In the fall of 1950, Konrad Adenauer, the West German chancellor, gathered at the Himmerod Monastery with military leaders and experts who previously served in Hitler’s Wehrmacht (the Nazi armed forces). The men discussed how to restore the nation’s military following the war. Many of the attendees were later granted high offices in the Bundeswehr and nato.

The substance of this discussion later became part of the “Himmeroder Memorandum” of Oct. 9, 1950. The memo’s main thesis was that a future German Army required rehabilitating the Wehrmacht. This document served as the basis for negotiations with the West. Though Adenauer carefully negotiated and knew the demands had to be implemented in small steps, it is clear that Germany’s military ambition still smoldered.

The embers of World War ii hadn’t yet been extinguished, and already top German leaders were plotting how to rebuild Germany’s military!

By 1955, with the Communist threat rising, Germany was allowed to rearm and join the newly created North Atlantic Treaty Organization. There were conditions: Germany must waive the right to biological and chemical weapons, the Bundeswehr was to be capped at 500,000, and it was to operate under nato command. On June 7, 1955, Theodor Blank was appointed minister of defense, giving Germany its first postwar defense minister.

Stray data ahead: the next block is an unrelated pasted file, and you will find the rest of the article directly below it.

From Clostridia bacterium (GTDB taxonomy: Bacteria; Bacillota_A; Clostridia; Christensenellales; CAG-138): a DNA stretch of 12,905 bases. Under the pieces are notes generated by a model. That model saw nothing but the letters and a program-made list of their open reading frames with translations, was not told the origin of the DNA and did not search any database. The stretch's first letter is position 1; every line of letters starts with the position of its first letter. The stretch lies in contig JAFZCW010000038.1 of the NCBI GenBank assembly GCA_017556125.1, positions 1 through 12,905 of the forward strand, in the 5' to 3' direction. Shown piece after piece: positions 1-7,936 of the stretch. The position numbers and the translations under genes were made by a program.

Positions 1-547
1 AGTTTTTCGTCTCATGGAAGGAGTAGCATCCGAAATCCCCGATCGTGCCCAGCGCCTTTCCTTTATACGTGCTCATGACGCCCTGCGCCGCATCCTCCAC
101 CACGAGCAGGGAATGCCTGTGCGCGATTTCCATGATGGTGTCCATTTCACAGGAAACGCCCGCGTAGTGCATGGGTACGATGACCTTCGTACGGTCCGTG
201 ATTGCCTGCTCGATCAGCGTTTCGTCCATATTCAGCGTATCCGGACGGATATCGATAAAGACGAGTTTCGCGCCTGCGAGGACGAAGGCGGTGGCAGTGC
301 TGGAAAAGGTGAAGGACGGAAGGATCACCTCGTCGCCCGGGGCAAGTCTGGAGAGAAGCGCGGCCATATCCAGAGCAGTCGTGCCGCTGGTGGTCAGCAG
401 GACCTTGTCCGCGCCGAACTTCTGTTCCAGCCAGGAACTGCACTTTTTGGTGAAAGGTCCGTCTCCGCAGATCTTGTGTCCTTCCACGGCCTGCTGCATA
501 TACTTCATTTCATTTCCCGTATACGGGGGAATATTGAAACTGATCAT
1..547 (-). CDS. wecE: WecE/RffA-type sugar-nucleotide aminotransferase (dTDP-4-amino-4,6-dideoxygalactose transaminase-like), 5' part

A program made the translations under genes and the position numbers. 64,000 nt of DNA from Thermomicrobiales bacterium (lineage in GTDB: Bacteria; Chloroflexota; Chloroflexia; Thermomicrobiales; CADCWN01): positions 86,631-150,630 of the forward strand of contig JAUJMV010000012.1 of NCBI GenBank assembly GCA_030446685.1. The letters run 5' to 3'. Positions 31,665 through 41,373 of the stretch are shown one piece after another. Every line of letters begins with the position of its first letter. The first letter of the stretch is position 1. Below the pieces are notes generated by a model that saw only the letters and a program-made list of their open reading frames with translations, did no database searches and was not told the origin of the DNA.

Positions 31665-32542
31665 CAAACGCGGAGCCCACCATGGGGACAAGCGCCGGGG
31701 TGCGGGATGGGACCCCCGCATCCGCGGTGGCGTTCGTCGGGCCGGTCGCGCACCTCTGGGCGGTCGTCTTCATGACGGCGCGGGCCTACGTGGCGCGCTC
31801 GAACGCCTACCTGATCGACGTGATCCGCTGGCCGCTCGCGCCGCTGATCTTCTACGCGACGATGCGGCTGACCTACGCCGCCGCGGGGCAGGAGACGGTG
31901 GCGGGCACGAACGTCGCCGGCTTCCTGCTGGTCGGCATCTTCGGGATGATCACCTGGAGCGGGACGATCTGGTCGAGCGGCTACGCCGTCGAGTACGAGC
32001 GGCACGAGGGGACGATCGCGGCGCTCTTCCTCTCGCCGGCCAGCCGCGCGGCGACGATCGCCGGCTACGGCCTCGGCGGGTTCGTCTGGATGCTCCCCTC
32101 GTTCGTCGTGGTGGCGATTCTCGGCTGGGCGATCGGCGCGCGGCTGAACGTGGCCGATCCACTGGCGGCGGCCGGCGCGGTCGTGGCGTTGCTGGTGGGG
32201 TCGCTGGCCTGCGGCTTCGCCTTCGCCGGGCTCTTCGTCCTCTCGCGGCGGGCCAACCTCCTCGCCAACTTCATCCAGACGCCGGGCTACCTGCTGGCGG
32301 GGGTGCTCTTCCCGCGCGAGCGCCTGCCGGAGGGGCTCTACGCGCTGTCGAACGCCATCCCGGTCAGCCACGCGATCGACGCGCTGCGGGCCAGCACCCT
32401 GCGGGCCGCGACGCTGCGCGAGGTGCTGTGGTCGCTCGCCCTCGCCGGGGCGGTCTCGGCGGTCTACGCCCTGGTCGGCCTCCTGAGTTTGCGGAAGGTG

The Allies also loosened their ban on German rearmament. Step by step, the very same industry that had built Hitler’s war implements was allowed to restart operations. Their stories are told not just in hidden documents but in detail on the companies’ official websites.

For example, the Rheinmetall website provides an extensive chronology of the company’s history during the war. Concerning the years 1942 to 1944, Rheinmetall writes: “As the war progresses, the Nazi regime demands ever greater efforts on the part of industry to step up arms production. The requirements of the German Army, Navy and Luftwaffe for technical innovations force the development departments of Rheinmetall-Borsig to push ahead at full speed, too. By July 1944, the company has developed some 20 weapon systems that have been fielded by the Wehrmacht.” What is Rheinmetall’s intention here? Some would say it is bragging about its support for Adolf Hitler!